After our summer break, the Cercle got back into action with the launch of the 2018-19 programme.
Présidente Allison Neill-Rabaux began by welcoming old and new members and then whetted our appetites by providing a synopsis of forthcoming events for the new season, (the programme can be viewed on its own tab above). Allison also highlighted the special event scheduled to take place in October - an evocation of the friendship between our member, Jim Holland with Nobel laureate poet Seamus Heaney through readings of selected poems in English and in French. She reported that all places at the event had been taken but that a waiting list was in operation.
Allison, having reminded everyone that the evening also presented an opportunity to renew or take out membership, then introduced our speaker for the evening, Jonathan LYONS and his talk on L'histoire du Pastis.
|Jonathan getting ready to share some pastis at Cercle talk.|
His talk started with the origins of the drink in absinthe. A distilled concoction of herbs and spices that included wormwood. This proved so injurious to health that governments and temperance movements began to act against it. Absinthe's possibly mind-altering effects (on occasions leading to madness and death) still found favour however among the bourgeoisie and in the artistic world, earning for itself the name of la fée verte - the green fairy. Jonathan showed us a series of images of how the product featured in several well-known works of art, L'absinthe 1876 by Degas and in L'assommoir by Émile Zola.
A less dangerous alternative had to be sought and so Jonathan introduced us to key players Henri-Louis Pernod and Paul Ricard. Pernod's solution in his factory on the Swiss border was to concentrate on aniseed flavouring. He then detailed the marketing rivalry between the two leading brands which eventually culminated in the two joining together. To illustrate his point, Jonathan had assembled for our inspection a range of publicity products some of which may be seen in the picture above.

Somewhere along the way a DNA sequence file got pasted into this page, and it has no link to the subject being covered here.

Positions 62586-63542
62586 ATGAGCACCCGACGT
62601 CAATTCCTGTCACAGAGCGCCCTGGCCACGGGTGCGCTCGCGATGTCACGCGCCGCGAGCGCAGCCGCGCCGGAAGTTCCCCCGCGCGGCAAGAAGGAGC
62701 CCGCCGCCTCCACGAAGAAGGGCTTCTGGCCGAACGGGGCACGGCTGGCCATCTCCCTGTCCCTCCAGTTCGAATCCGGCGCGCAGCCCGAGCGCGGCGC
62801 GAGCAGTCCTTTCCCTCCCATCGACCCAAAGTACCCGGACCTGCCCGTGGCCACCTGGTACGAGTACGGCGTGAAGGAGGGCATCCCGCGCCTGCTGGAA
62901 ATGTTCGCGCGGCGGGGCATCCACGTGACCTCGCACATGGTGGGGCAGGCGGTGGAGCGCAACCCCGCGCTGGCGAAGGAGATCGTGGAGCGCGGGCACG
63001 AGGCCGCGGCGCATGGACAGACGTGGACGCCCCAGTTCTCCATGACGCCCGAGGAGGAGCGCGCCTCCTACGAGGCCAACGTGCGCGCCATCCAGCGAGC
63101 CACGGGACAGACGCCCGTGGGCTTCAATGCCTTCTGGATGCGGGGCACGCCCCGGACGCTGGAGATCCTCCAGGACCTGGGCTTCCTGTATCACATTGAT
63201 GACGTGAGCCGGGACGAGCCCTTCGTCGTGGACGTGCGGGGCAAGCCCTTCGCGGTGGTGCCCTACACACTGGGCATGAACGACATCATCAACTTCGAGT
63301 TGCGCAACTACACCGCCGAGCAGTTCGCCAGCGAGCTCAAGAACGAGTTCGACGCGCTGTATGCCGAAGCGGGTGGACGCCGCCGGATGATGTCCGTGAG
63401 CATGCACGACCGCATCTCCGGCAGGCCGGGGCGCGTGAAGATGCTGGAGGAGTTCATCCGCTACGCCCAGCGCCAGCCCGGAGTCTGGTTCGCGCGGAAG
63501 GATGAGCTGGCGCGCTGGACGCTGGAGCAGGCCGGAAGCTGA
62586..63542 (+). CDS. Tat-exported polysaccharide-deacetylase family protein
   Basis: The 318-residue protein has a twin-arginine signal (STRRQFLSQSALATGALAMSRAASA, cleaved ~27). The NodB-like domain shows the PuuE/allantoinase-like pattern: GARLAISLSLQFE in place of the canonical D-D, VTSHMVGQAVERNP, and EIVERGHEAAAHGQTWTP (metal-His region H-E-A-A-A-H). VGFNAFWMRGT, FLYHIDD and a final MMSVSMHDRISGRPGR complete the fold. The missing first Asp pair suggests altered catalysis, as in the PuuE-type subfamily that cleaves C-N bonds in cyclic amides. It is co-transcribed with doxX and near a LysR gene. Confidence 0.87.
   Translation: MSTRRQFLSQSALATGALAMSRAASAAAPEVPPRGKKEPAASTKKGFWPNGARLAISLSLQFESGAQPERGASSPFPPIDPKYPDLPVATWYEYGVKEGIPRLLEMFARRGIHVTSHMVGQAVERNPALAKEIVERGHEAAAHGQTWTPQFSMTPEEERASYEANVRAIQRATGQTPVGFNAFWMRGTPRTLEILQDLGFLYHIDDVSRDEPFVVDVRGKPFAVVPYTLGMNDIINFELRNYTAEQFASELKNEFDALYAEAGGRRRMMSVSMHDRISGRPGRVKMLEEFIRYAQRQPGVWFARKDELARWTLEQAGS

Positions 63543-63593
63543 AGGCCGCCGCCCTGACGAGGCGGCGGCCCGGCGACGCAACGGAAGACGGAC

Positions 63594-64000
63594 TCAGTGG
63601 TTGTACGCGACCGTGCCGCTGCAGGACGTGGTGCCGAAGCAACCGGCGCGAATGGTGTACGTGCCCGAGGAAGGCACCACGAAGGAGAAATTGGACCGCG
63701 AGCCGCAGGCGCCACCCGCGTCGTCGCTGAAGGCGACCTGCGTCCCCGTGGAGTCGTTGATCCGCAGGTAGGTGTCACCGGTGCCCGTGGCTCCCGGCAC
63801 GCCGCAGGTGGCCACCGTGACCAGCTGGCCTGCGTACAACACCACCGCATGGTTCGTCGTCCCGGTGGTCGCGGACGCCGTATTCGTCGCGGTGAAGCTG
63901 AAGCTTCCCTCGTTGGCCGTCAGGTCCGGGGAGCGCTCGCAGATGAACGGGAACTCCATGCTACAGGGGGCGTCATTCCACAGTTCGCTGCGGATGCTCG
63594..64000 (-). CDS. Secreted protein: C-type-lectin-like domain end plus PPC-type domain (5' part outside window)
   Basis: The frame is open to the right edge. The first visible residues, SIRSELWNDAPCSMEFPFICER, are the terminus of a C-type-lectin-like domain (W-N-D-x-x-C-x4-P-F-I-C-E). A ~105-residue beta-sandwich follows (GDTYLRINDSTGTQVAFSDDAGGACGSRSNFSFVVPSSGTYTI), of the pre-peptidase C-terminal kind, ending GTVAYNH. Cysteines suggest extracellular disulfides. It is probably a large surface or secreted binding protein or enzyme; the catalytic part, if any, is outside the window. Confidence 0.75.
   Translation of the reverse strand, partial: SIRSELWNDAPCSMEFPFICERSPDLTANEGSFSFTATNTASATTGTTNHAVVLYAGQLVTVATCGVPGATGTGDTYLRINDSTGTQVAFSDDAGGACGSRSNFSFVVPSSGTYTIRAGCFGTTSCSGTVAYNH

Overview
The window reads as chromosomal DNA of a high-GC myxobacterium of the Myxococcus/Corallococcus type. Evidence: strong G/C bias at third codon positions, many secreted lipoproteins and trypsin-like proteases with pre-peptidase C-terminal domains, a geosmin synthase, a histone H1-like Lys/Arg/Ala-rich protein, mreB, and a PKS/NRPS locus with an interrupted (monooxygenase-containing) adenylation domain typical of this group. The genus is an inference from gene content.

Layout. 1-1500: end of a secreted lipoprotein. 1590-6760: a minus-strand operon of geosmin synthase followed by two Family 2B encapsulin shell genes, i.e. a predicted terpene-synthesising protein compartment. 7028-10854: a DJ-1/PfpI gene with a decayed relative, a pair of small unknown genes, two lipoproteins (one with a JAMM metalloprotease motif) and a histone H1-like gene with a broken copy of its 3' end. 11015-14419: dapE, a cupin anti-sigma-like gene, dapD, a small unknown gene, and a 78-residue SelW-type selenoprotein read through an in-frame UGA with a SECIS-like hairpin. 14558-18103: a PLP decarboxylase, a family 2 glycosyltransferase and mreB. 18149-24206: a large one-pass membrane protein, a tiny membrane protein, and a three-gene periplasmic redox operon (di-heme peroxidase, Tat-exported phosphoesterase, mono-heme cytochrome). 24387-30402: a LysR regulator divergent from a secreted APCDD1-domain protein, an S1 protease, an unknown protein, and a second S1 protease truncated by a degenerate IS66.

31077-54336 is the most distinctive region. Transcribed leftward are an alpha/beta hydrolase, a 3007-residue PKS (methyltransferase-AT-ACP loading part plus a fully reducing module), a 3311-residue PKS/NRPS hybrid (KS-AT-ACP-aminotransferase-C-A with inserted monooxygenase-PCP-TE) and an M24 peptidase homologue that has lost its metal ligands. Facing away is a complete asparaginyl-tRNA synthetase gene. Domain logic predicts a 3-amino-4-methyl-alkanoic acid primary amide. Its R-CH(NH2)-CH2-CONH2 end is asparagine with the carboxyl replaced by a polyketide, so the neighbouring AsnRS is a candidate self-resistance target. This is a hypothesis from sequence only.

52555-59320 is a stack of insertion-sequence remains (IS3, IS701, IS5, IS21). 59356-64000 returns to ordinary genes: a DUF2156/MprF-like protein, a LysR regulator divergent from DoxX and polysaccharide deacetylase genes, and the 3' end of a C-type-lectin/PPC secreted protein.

But he was keen to press on to that dégustation and for our tasting he had procured another distinctive variety of pastis from the Henri Bardouin company. To help it go down, Allison had brought some olives and other appetisers in the form of little goats cheese biscuits from Le Berry. These were sablés au crottin de Chavignol fermier and they certainly did go well!
It was clear that Pastis had its admirers while for others the distinctive aroma was not to their liking. For this reviewer though the scent and taste of Pastis tends to conjure up warm days in the South of France with maybe a soundtrack of boules and cicadas.
What's your view?
Fan or not of Pastis we would love to read what you think so feel free to share your thoughts in the comments section below.
If you can set aside a quarter of an hour you may be interested in clicking on this link which takes you to a YouTube video on Les secrets d'un Pastis fait man. You will have to enter your birth year to see it as that is part of the protection of minors requirements in France and as always attention à l'abus d'alcool. The video is from Pastis Henri Bardouin, makers of the product that featured in our apéritif for this season's programme.
See you next time? À bientôt !